Additionally, people experiencing frequent emotional flooding may have a difficult time problem-solving and making decisions and may isolate or withdraw from relationships altogether as a means of avoiding their triggers.

That said, it’s crucial to regain control over your emotions and body in order to have meaningful interpersonal relationships, improved mental health, and an overall sense of well-being. It’s an ongoing and challenging process, but the hard work pays off in improved confidence with your decision-making, an ease with problem-solving and dealing with conflicts, and meaningful friendships and relationships.

Think of it in the same way that you think about learning new information. Can you learn without being exposed in some way to the thing you’re trying to learn about? Of course not! That’s not to say we should welcome emotional flooding. Rather, we can look at it as an opportunity to get better at dealing with it the next time. Each time you deal with difficult emotions and come out the other side feeling OK, you’ve reinforced that you can overcome them, and have strengthened the mental muscles you will need to flex the next time it happens.

Effective Strategies for Managing Emotional Flooding

If you suspect you’re dealing with emotional flooding, the following techniques can help you regain control of your emotional state and feel more at-ease in your day-to-day life.

Identify Your Triggers

One of the first steps in avoiding an emotional flood is knowing what has the potential to cause it in the first place.

Becoming aware of your triggers and developing the tools to manage them when they arise can allow you to proactively avoid them. Being able to recognize the early signs of emotional flooding can help people to be more equipped to move through it.

These can range from certain conversation topics or people in your life, to not getting enough sleep, to not routinely moving your body in healthy ways.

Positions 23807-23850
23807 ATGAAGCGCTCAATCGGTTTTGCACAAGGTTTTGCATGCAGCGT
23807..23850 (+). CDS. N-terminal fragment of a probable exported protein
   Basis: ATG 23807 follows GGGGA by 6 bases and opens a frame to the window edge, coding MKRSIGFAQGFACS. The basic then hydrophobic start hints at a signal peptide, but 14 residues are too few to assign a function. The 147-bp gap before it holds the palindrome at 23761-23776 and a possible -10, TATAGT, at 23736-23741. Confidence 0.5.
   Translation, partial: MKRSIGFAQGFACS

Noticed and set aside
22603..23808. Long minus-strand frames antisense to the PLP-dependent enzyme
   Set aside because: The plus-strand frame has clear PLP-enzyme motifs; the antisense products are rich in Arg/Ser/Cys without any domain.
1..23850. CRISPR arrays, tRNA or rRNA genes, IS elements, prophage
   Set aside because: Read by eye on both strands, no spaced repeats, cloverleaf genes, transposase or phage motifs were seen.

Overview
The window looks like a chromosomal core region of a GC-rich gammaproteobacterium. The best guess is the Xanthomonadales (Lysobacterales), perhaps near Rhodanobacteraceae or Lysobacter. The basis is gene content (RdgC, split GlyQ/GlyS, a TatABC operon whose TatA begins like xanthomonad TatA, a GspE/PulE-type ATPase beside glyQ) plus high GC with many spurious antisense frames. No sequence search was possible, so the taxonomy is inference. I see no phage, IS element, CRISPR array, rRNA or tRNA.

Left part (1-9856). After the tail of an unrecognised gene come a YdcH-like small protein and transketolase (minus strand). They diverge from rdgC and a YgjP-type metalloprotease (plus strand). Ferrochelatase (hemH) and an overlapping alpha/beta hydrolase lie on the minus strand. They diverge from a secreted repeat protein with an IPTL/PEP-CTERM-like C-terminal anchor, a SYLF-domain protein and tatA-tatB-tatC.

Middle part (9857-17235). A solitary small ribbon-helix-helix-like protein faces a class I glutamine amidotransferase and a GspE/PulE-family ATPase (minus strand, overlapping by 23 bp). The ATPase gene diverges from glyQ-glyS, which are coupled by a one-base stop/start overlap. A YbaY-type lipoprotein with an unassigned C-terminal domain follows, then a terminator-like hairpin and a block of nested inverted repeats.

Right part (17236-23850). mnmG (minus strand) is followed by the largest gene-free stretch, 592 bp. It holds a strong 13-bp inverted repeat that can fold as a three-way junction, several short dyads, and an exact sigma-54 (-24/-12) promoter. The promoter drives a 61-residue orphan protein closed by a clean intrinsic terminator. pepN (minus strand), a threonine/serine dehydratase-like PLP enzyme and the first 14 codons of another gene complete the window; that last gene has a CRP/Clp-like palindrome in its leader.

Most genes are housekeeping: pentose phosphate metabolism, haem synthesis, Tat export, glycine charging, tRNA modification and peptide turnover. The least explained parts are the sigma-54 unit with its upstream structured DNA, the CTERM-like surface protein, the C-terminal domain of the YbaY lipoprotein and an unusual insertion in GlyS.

Breathing Exercises

Intentional breathing exercises—like 4-7-8 or box breathing—can temporarily slow down the nervous system and can get you out of a heightened mood.

You can also try alternate-nostril breathing—a technique used in yoga—which a 2017 demonstrated can reduce blood pressure. The process involves blocking off one nostril and inhaling and exhaling through the other, then switching in a consistent pattern.

Mindfulness and Grounding Practices

When in the height of a flood, try the 5-4-3-2-1 sensory grounding practice. In this exercise, you try to find 5 things you can see, 4 things you can touch, 3 things you can hear, 2 things you can smell, and 1 thing you can taste.

This helps you divert your attention away from any racing thoughts or overwhelming emotions and instead bring your attention to the present moment.

Practice More Self-Compassion

It’s so important to be aware of your internal dialogue and the things you’re saying to yourself in these emotionally heightened moments, Felder says. In fact, research shows that practicing self-compassion improves your overall well-being.

If you catch yourself engaging in negative self-talk, redirect and say something positive about yourself. If you wouldn’t say something to a friend, family member, or pet, then you shouldn’t say it about yourself.

Develop A Self-Care Practice

Build up an arsenal of self-care tools that you enjoy and make you feel good. This could be working out, going on walks, sleeping, as well as things like crafting, reading, or taking a relaxing bath. Find what works for you and incorporate self-care and stress management strategies into your daily routine.

Consider Therapy

You don’t have to face the overwhelming experience of ongoing emotional flooding on your own. The above coping techniques can certainly help, but seeking professional help can expedite your path to wellbeing.

Talking to a therapist can be an incredibly helpful way to identify patterns in your thinking and approach to challenging situations and can help to equip you with more effective coping strategies.